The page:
The first postulated chemical reaction for cellulose hydrogel in the cross-linking process between cellulose and ECH is shown in Fig 1E. Given the C2 (secondary hydroxyl) reacts with Li+ ions, the ECH will most likely attack the C3 (secondary hydroxyl) of cellulose. However, there is also the a minor possibility that the ECH may react with the C2 as the Li+ O- ionic bond is not very stable in the cellulose chain. In addition, the chemical reaction of isocyanic acid, Li+ ions or ECH may not fully take place in the cellulose chain as the inter- and intra- hydrogen bonding in the cellulose will overshadow the cellulose chain and hinder the chemical reaction [5]. Therefore, Fig 1F illustrates the second postulated chemical reaction for cellulose hydrogel in the cross-linking process between cellulose and ECH. The Fig 1G gives a picture of cellulose solution before gelation and regenerated cellulose hydrogel.

Swelling properties of cellulose hydrogels

The degree of swelling (%) of the regenerated cellulose hydrogels (KCPH, CCH-2, CCH-4 and CCH-6) are plotted in Fig 2. It can be observed that the entire CC hydrogels (CCH-2, CCH-4 and CCH-6) exhibit a higher degree of swelling DS than the KCPH formed from untreated native cellulose. The degree of swelling increased with an increasing of nitrogen concentration in the CC hydrogels. This result is theorized to be due to the higher nitrogen concentration which disrupts the inter-molecular hydrogen bonding of the cellulose chain by introducing amide groups making the CC decrease in stiffness. Therefore, with the more flexible cellulose structure, water can penetrates into the cellulose hydrogel structure more easily and approaches equilibrium after a certain period of time. The SEM images (will be discussed later) show higher porosity for CC hydrogel with higher nitrogen content. This observation was reported by Ganji et al. [29] who explained that the swelling mechanism was primarily because of the diffusion of water that filled the pores in cellulose hydrogel.

Transparency of cellulose hydrogels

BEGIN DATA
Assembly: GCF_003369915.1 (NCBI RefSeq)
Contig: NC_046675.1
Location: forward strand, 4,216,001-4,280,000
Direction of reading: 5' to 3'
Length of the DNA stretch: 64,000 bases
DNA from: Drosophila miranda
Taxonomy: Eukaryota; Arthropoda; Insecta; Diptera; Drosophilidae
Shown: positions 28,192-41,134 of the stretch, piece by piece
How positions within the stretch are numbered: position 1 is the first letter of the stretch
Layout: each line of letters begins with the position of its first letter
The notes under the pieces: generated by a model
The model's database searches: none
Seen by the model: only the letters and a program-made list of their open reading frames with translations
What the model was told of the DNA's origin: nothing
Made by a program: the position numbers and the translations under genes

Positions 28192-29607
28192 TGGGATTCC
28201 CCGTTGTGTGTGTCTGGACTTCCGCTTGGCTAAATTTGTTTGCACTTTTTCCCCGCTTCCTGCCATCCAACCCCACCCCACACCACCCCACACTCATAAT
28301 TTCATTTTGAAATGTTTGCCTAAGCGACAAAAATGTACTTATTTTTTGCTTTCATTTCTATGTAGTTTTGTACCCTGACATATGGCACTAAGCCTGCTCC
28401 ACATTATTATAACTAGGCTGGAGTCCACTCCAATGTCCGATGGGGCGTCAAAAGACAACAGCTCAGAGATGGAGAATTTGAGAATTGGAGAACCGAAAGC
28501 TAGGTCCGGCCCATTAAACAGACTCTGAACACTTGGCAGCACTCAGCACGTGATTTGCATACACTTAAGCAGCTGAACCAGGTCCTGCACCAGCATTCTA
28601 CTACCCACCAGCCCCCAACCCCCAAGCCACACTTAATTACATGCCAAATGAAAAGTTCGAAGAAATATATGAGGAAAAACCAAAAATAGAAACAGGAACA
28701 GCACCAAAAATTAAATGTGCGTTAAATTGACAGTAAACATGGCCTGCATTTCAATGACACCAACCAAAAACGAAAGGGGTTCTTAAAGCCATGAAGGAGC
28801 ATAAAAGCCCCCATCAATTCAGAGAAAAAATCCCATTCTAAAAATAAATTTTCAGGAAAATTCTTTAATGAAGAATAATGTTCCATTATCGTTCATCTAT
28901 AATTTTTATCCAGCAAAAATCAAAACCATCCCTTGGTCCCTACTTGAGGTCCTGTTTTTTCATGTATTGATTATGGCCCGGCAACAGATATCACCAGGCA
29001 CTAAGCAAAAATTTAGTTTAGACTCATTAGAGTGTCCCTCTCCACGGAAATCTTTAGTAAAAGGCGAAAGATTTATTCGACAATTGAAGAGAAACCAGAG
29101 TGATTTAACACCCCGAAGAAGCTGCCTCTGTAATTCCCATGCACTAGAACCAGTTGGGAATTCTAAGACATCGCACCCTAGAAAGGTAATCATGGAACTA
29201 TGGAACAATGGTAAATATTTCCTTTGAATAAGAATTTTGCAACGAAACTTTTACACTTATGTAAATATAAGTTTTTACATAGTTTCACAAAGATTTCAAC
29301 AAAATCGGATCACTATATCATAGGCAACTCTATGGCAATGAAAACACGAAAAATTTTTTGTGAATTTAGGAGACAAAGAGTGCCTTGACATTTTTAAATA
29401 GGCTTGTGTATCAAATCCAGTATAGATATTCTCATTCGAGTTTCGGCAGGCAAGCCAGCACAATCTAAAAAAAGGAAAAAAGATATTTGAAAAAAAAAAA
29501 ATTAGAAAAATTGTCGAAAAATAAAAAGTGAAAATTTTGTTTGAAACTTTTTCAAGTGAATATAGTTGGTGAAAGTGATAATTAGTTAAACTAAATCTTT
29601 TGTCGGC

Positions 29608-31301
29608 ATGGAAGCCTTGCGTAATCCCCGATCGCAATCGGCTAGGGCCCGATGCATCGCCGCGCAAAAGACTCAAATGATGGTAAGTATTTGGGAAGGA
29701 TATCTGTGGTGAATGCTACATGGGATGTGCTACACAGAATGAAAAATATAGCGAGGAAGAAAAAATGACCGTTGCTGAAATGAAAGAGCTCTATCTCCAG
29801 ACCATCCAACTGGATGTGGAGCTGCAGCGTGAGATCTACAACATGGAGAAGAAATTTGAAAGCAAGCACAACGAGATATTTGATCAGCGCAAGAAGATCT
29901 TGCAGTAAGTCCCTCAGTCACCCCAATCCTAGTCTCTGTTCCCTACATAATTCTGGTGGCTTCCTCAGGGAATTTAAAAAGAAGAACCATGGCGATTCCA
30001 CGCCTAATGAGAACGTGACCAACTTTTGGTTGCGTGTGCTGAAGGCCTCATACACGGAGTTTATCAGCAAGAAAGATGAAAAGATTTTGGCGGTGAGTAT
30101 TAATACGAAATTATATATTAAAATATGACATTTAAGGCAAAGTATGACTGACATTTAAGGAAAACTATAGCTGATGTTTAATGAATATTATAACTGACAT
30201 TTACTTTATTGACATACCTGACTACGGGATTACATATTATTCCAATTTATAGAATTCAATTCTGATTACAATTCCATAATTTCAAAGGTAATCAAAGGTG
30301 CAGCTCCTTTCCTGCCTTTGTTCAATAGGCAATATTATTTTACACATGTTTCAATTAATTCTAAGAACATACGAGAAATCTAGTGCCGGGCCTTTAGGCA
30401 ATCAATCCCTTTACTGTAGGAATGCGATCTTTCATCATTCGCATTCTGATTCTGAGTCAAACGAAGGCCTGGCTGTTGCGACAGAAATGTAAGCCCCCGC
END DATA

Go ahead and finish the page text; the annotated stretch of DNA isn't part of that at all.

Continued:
Optical transmittance is an auxiliary method to evaluate cellulose hydrogel quality. The light transmittance (%) through the regenerated cellulose hydrogels (CCH-2, CCH-4 and CCH-6) were characterized by UV–vis spectrophotometer with a wavelength range between 200 and 800 nm (Fig 3). From Fig 3, the transmittance (%) of CC hydrogels is as: CCH-6 > CCH-4 > CCH-2. It shows that as the nitrogen concentration in CC increases, the transmittance of its regenerated hydrogel also slightly increases. This could be ascribed the more open/porous structure of the hydrogels allowing transmittance of light.

FT-IR analysis of cellulose carbamate and aerogels

Fig 4 depicts the FT-IR spectra of native cellulose KCP, CC-2, CC-4, CC-6 and regenerated cellulose aerogel samples (CCA-2, CCA-4 and CCA-6). Each spectra show a peak at 2904 cm-1, assigned to N-H stretching in urea. Two peaks at 1665 cm-1 and 1628 cm-1 in CC are attributed to the stretching vibration of the carbonyl (C = O) in the amide group after cellulose carbamation [1, 13]. A peak at 1646 cm-1 referring to the absorption of water by cellulose [30] is observed in the KCP and regenerated cellulose aerogels (CCA-2, CCA-4 and CCA-6). The difference in the spectra of regenerated cellulose aerogels differs from its original CC due to the carbamate functional groups being partly cleaved off the CC backbone during the cellulose dissolution and regeneration processes [5].

XRD patterns of cellulose aerogels